The following is an excerpt from a book written by Caldwell, published in 1998, titled The National Environmental Policy Act: An Agenda for the Future (Pages 97‐98):
The scope and substance of national foreign policy reflect changes in beliefs, values, and economies which have been occurring in industrialized countries during the past quarter‐century. Issues once regarded as strictly with a nation’s internal affairs (e.g. civil rights, labor policies, status of women, drug traffic, and the environment) have now become potential subjects of international inquiry and negotiation. They involve present and future activities of United States agencies at home and abroad. NEPA, properly interpreted, could guide reconciliation between domestic environmental, economic, and political values and priorities, along with international concerns and commitments.
NEPA by law is supplementary to the missions and mandates of all U.S. Federal agencies. The most celebrated (or, to some troublesome) provision of NEPA is the requirement of an environmental impact statement addressing any major effect on the environment of proposed legislation or administrative action. According to Nicholas C. Yost, who was general counsel to the CEQ under President Carter, NEPA‐ like legislation “has now been adopted in the national laws of more than 83 countries,” making NEPA probably “the most imitated U.S. law in history”.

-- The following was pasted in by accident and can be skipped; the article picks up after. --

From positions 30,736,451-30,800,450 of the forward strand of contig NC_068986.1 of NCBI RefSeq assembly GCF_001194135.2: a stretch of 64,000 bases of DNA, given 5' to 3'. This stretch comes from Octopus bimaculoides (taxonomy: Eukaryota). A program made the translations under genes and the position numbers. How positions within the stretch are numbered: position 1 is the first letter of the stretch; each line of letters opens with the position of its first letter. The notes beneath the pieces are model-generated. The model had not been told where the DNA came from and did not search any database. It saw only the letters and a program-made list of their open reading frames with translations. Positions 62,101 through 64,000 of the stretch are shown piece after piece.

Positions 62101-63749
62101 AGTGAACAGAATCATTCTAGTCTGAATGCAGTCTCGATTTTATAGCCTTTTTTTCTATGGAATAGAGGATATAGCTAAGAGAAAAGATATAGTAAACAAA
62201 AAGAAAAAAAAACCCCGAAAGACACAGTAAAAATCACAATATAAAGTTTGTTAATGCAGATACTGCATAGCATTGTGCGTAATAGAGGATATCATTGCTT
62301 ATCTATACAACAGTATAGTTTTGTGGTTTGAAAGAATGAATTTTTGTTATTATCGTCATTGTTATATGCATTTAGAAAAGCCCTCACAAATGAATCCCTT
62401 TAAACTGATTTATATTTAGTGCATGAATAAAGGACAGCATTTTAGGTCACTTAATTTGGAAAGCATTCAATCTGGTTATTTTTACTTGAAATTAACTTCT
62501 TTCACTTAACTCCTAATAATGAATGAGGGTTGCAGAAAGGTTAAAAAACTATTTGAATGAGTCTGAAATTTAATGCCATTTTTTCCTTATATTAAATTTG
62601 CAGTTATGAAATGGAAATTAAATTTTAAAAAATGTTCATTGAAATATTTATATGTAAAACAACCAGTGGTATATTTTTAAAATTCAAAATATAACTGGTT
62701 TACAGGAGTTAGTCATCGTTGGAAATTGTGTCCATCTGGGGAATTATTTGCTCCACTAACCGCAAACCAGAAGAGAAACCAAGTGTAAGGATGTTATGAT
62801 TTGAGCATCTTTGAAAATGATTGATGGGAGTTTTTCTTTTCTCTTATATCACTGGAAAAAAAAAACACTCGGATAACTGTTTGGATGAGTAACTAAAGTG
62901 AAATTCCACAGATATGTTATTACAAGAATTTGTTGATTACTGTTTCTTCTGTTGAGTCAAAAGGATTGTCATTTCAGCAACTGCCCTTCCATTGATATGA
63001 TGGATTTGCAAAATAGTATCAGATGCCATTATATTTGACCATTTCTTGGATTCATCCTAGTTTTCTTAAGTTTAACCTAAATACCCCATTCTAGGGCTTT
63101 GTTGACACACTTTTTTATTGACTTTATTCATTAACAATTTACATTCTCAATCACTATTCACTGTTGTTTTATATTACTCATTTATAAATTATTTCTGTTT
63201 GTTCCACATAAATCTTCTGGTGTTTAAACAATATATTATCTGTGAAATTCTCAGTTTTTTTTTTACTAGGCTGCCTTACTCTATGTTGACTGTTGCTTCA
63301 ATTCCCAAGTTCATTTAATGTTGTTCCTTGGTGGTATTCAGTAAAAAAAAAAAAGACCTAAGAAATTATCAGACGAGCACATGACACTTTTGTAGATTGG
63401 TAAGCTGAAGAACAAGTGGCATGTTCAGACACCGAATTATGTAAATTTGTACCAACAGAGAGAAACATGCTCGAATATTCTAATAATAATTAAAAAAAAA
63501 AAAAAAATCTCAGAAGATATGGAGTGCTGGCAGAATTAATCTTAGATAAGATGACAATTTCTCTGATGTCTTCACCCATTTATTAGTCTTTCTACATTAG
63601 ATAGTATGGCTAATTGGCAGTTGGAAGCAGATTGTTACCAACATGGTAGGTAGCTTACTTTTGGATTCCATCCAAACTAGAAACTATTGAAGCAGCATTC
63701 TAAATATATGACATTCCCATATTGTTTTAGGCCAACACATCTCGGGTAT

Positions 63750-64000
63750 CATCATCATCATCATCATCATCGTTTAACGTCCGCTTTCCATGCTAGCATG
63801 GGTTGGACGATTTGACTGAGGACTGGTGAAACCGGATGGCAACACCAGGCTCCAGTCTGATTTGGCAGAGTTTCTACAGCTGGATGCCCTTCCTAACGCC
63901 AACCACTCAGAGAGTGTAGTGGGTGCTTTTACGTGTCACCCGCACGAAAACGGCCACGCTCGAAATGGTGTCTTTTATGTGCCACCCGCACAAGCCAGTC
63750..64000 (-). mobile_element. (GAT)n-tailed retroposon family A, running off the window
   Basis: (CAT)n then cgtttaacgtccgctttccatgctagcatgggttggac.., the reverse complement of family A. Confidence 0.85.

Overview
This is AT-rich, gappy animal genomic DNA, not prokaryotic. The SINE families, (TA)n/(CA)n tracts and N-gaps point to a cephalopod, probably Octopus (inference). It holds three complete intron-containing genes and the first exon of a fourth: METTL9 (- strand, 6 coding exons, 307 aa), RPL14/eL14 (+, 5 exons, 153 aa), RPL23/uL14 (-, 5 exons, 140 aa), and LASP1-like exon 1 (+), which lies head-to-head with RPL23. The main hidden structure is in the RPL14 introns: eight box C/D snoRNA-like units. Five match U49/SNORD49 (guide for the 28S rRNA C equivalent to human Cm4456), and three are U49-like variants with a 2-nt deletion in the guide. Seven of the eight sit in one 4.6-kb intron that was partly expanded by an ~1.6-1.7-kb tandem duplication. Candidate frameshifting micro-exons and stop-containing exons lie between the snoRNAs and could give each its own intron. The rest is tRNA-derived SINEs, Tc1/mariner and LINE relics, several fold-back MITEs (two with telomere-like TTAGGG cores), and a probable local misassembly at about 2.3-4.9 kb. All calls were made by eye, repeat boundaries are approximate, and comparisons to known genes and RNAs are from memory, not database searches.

The latter third of the twentieth century has seen the rapid “globalization” of economic activities, and communications, of military “peacekeeping,” mass migrations of people, and of environmental impacts and concerns. The establishment of the United Nations and of numerous specialized agencies with international missions, along with the growth of national foreign aid programs, has resulted in an expanding and diversifying international law and policy infrastructure. ￼￼
The significance as it pertains to the implementation of United Nations Agenda 21 as domestic policy is that the mechanisms for following the edicts of the United Nations Environmental Program (UNEP) are built into the framework of the domestic environmental organization within the U.S. government itself. There is no need to write a white paper telling federal, state and local agencies to implement Agenda 21 because Agenda 21 policies are integral (i.e. the mission) within the CEQ and EPA and WITHIN EVERY AGENCY OF GOVERNMENT because of the design of NEPA.